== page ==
Some feared Bush himself, and therefore the school, could have been a target – the President’s trip to Florida was no secret. Despite the uncertainty, she would continue to film with her colleague Leanne McIntyre, who captured the emotional reactions around them, not least from Bush, as he paused in the classroom: “I think I saw tears in his eyes.”
That famous pause – Bush staying in the room to watch the kids despite knowing what he knew – has fueled a decade and a half of conspiracy theories. Crackpot blogs, amateur slideshows pointing fingers at arcane cults, and even a key scene in Michael Moore’s documentary Fahrenheit 9/11 all divined Bush’s reaction as a sign that – in one way or another – “the administration knew.”
But the kids saw it as a sign of courtesy. “He let us finish the story, and then that’s when he left,” recalls classmate Lenard Rivers, now an officer with National Guard in Florida. (He’s kept the book, The Pet Goat; it’s in his family home.) For them, Bush waiting in the room marked a brief calm before the whirlwind that followed.
The reporters followed Bush after he left the classroom (for a briefing, then an emotional press conference), where Mrs Daniels was now faced with explaining the devastation in New York to a class of seven year olds.
“Our teacher was crying,” says Dinasty. “She was very emotional, I remember she had family in New York – but we didn’t really know. After a couple of hours, she put on the TV and we saw clips of the airplanes crashing into the buildings. But as a kid it was like a cartoon. I was just a kid. I didn’t understand.”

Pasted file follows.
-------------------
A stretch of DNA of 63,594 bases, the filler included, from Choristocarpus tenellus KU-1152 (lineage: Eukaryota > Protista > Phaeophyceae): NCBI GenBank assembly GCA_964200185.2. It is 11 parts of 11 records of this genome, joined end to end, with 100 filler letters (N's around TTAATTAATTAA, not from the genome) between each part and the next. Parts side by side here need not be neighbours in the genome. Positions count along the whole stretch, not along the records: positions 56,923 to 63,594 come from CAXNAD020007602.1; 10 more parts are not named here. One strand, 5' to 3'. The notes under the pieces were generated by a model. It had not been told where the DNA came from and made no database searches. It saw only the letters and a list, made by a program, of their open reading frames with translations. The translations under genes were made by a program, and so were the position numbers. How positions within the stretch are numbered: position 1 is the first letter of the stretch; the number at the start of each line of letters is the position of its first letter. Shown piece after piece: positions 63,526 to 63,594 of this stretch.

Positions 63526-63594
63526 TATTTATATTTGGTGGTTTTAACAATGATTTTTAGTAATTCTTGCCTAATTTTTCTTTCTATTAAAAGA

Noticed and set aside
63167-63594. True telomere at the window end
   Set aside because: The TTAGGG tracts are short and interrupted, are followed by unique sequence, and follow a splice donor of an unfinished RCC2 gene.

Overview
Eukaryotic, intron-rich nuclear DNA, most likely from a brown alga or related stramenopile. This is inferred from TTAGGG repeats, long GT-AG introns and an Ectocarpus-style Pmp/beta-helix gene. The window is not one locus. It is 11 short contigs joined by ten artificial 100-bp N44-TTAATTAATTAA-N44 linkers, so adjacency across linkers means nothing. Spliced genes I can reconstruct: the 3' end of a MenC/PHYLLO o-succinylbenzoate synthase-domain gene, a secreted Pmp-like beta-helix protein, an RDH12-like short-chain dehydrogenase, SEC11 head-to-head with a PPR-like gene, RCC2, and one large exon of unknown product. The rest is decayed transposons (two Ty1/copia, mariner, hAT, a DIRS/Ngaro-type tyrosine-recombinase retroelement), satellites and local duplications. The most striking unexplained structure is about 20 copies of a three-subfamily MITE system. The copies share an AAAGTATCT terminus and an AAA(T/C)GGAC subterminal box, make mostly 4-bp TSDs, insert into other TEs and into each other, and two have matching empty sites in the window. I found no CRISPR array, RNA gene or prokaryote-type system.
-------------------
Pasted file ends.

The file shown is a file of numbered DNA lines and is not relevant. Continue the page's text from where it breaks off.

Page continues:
The school called their parents, who came to pick them up, and they’ve been turning those moments over in their heads ever since. The kids of Mrs Daniels’ 2001 class have spread across the States since finishing school, but every year come September, their minds turn back to that room.
“It’s very frequently when I’m made aware of it or it’s on my mind,” Lazaro Dubrocq, a Columbia University graduate, tells me. “Growing up, it was a constant reminder: I would get asked all the time how I felt and what the experience was like. As the years go on by, I feel like it’s part of my life.”
New Yorkers remember 9/11 as a day of unsurpassed horror. Ask any of them where they were, and they have their story ready: I was on my way into the city when… I was just waking up as… I turned on the TV and then…
The kids from the Sarasota classroom had a front row seat for a quieter scene of the drama. The cliche about 9/11 – that it marked a collective loss of innocence for America – is true for them. Lenard still has has copy of The Pet Goat, and Lazaro has a box of M&Ms that Bush handed out to each of the kids.
Now the 15th anniversary of the attack has arrived, the kids of Emma E Booker will be reliving that moment again, as they do every year.
“It’s something I think about a lot,” adds Chantal Guerrero, who’s finishing her final year at a college in Georgia when we speak. “I was forced to understand and deal with it.”
“Every now and again, we get people calling,” she adds. “Some students don’t like to talk but I think it’s a really unique story.”
Not everyone I approached wanted to speak about 9/11 in Emma E Booker. Mrs Daniels is one who doesn’t talk to the callers anymore – a colleague at the middle school she now works at explains she hasn’t spoken to the press since 2011.
But what she said in her last recorded interview is still striking. “What happened to us made us part of history. And no matter where they go in life, they will always be my babies.”